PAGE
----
Areas of concern listed by some private doctors include private health service funding; regulation and private health services licensing; health service market industry protection for locals vs foreigners; protection of patients against poor treatment, over – servicing and unregulated tariffs; itinerant practice and working outside the scope of practice and registration of foreign nationals to practice health professions in Namibia.
A team of local doctors joined forces last year and wrote a letter – signed by NAMPath Laboratories managing director Esegiel !Gaeb – to the health minister in which the frustrations over the mushrooming of health facilities owned by foreigners were revealed.
He alleged that practices owned by foreign doctors are solely focused on “cashing in on our health funding while also being aware of Namibia’s apparent lack of resolve to prosecute unethical and illegal practices.”
In the correspondence, !Gaeb warned Government of the imminent collapse of the private healthcare funding system if it is not sufficiently protected.
At present, the biggest chunk of funding private health facilities is through the Public Servants Medical Aid Scheme.
“We propose that a new mechanism to administer PSEMAS to control its use be put in place. We appreciate the establishment of the coordinating committee to oversee the work of the contracted administrator.
“However claims for specific procedures and laboratory tests are very technical for each field and can only be verified by another professional with the same training as well as looking at international trends,” he said.
He also called for investigations into any irregular claims by health professionals, claiming:
“We have names of foreign practitioners that are known to abuse the claims system.”
Health minister Dr. Bernard Haufiku this week indicated that that the days of foreign doctors setting up private practices in the country are numbered, adding that qualified doctors, whether Namibians who studied abroad or foreign nationals who want to set up private practices, will be required to do public service for at least five years.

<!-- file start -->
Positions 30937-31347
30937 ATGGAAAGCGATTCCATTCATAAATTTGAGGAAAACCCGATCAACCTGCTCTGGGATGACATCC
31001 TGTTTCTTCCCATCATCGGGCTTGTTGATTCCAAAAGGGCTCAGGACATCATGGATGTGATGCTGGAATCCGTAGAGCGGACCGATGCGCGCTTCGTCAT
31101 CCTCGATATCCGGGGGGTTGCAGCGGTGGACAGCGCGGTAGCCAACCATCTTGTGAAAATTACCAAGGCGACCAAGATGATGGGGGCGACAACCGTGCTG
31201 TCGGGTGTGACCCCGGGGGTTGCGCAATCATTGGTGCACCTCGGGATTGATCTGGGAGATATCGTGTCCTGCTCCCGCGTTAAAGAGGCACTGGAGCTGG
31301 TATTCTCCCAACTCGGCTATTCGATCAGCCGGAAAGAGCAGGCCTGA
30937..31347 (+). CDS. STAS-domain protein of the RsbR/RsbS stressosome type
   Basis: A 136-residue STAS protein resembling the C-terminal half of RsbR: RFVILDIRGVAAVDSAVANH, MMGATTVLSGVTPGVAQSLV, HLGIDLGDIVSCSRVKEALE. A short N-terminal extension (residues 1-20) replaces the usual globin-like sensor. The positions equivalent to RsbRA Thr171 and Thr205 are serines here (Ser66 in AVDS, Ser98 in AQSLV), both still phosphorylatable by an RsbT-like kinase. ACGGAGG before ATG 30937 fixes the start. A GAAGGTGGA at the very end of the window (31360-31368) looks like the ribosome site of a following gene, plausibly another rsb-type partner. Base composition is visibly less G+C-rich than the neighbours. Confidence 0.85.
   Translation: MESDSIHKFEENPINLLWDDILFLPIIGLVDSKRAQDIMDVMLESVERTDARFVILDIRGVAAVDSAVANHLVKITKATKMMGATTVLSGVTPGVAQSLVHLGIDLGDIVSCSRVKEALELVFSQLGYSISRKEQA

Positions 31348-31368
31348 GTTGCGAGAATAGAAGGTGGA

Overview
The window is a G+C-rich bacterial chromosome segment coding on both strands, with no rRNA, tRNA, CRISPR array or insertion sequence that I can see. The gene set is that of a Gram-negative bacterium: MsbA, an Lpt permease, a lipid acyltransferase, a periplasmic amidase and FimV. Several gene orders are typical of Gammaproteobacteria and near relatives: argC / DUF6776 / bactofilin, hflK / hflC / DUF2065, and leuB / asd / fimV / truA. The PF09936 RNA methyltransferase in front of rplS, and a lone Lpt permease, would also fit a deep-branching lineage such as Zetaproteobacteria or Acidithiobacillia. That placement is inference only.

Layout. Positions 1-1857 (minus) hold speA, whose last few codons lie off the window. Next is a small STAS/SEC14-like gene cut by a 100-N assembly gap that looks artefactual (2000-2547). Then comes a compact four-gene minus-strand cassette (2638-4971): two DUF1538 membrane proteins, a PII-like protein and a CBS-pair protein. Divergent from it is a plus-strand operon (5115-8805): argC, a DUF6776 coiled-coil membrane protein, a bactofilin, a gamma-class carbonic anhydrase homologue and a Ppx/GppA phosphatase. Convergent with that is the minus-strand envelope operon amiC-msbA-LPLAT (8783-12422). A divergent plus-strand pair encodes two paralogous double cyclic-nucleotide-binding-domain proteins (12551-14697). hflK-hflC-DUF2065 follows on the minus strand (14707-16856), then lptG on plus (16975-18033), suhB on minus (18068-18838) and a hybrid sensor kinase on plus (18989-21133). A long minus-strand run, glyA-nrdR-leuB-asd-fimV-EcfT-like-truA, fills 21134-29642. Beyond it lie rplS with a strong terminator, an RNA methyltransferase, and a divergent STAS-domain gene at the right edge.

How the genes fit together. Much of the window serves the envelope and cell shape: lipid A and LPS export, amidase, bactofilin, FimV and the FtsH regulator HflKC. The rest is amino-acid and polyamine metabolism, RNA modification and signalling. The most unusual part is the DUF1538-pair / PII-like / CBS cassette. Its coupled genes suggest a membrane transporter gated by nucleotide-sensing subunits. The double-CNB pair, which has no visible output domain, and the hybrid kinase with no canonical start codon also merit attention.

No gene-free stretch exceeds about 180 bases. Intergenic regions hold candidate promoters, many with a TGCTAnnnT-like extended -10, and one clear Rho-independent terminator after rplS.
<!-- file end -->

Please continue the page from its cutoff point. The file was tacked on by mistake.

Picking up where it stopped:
This condition will be effected once the-Health Professions Council of Namibia Bill that is due for tabling next month is passed by Parliament.
The local view
Local doctors who spoke to this publication in the past were in support of stricter regulations for foreign doctors.
“As a foreigner, you are not allowed to work in any other country just like that, but here everything is handed to you whether you are a Namibian or not. Why should foreigners be doing internships here and get paid same amount as Namibians?” questioned the health professional at the time.
One of the doctors claimed that at times foreign health professionals end up doing internship for more than three years which is the minimum number of internship years offered by the health council.
“This partly shows that some of them lack medical skills, yet they are allowed to treat patients.”
“In the regions, foreigners are making money by over-charging patients even for a simple appendix removal or C-section. They treat patients in private and deplete their medical aids and in the end dump them in state facilities. Without coming across as xenophobic, some of these foreigners are making a fortune from our people despite healthcare being considered as a basic need,” said another doctor.
Another local doctor bluntly said: “Have you ever thought why only those who are well paid or those with medical aids seek medical treatment at private facilities, the rest of the nation must go to state facilities. This shows that the people who run the system do not trust it.”